A technology fee is allowable as a textbook rental fee and would follow the same requirements. Fees must be based on actual costs. If a technology fee is charged to students, the district is saying that the technology is a textbook substitute; in which case the technology can only be purchased from the General Fund and not from PPEL. If a technology fee is charged, the waiver provisions must be honored.
If a deposit is charged to students, it must be a reasonable amount. The district should deposit the check, but hold the deposits in that account and not use the deposits to pay any expenditure, such as repair or maintenance. The amount of the deposit would be returned to the student when the computer/technology is returned to the district; however, the district may reduce the amount of the deposit that it returns to the student by the actual costs of damage inflicted by the student while the computer/technology was in his/her possession (or should have been in his/her possession). Refundable deposits are not subject to the free/reduced waiver provisions.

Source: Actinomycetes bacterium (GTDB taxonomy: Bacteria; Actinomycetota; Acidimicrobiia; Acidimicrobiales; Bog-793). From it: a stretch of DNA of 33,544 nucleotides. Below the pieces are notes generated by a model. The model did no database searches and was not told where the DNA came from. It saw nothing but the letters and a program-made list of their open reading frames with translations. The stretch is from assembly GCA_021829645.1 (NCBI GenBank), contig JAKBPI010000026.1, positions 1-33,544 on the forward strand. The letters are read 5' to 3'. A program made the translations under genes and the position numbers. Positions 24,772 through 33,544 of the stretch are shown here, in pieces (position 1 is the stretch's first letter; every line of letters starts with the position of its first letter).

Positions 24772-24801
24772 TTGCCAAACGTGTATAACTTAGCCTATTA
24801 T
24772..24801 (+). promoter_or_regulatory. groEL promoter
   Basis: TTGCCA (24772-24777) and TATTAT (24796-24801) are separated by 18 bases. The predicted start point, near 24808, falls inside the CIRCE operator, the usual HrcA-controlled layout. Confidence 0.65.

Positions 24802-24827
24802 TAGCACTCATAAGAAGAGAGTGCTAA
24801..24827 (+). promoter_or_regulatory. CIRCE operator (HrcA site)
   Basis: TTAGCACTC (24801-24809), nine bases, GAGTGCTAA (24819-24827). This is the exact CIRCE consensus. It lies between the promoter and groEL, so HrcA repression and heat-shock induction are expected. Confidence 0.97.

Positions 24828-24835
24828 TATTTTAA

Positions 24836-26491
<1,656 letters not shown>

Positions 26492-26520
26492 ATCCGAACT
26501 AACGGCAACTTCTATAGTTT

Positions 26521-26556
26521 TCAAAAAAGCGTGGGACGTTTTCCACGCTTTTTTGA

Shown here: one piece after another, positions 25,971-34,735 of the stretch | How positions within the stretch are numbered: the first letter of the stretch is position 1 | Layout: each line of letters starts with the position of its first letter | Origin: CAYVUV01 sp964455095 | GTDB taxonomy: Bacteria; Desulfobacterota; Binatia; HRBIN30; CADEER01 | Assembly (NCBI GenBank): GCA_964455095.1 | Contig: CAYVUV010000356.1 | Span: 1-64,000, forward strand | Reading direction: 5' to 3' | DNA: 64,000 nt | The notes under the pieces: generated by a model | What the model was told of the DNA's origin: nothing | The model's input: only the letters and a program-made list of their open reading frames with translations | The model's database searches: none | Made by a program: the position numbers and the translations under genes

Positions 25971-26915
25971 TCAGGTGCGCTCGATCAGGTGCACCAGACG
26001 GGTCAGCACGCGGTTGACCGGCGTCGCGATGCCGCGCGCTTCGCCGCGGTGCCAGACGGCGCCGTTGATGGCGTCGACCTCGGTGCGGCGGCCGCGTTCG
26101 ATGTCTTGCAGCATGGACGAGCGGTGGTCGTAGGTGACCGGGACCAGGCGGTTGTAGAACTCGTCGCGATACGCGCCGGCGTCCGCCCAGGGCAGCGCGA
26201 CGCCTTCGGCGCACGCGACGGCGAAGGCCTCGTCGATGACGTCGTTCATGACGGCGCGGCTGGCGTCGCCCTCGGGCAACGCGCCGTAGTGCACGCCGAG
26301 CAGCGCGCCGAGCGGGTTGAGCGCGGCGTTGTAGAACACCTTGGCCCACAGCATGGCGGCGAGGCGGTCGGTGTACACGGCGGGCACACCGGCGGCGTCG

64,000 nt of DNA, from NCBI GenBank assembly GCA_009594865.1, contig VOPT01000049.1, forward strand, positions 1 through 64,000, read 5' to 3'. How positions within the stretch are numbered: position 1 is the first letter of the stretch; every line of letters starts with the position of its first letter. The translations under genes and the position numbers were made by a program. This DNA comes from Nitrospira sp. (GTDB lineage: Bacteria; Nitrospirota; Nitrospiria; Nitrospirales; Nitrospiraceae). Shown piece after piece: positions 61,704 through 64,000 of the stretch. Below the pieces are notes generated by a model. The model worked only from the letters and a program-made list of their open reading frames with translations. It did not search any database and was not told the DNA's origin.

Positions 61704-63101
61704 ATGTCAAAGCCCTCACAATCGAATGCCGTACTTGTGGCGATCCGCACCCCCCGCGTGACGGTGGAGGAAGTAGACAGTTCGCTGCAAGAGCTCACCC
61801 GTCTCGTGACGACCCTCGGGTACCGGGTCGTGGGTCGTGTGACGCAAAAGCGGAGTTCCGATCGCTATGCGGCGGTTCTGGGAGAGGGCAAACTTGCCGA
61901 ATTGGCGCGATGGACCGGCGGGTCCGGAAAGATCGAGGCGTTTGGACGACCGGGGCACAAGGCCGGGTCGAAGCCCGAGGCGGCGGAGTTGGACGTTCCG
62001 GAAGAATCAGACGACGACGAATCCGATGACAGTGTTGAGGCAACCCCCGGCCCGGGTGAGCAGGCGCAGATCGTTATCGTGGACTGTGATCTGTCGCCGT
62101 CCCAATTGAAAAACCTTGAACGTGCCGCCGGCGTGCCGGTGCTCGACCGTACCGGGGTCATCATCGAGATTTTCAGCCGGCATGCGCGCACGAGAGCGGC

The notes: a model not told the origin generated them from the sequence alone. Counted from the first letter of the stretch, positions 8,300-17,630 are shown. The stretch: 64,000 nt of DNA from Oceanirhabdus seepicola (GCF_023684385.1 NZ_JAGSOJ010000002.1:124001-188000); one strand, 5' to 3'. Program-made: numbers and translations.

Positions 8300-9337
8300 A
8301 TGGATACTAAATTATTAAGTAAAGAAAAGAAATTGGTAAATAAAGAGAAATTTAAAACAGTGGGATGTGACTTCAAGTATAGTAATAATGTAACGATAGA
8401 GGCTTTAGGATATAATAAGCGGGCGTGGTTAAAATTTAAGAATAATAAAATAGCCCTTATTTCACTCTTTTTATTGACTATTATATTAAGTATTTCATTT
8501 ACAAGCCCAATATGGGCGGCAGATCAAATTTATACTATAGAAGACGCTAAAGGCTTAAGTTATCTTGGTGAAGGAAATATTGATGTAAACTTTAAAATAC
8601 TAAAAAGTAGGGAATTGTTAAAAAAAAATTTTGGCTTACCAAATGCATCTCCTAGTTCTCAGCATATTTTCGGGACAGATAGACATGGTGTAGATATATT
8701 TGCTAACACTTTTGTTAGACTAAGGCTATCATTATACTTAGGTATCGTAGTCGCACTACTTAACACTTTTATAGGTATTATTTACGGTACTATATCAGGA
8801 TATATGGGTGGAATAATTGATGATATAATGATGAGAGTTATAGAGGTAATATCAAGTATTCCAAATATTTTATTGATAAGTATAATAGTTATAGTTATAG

If the computer/technology is actually stolen and the theft reported, it is a theft of school property and is handled in the same way the district handles a theft from its computer lab.
The district should have a policy approved by its board on appropriate use, responsibilities, deposits, fees/fines, damage, and theft.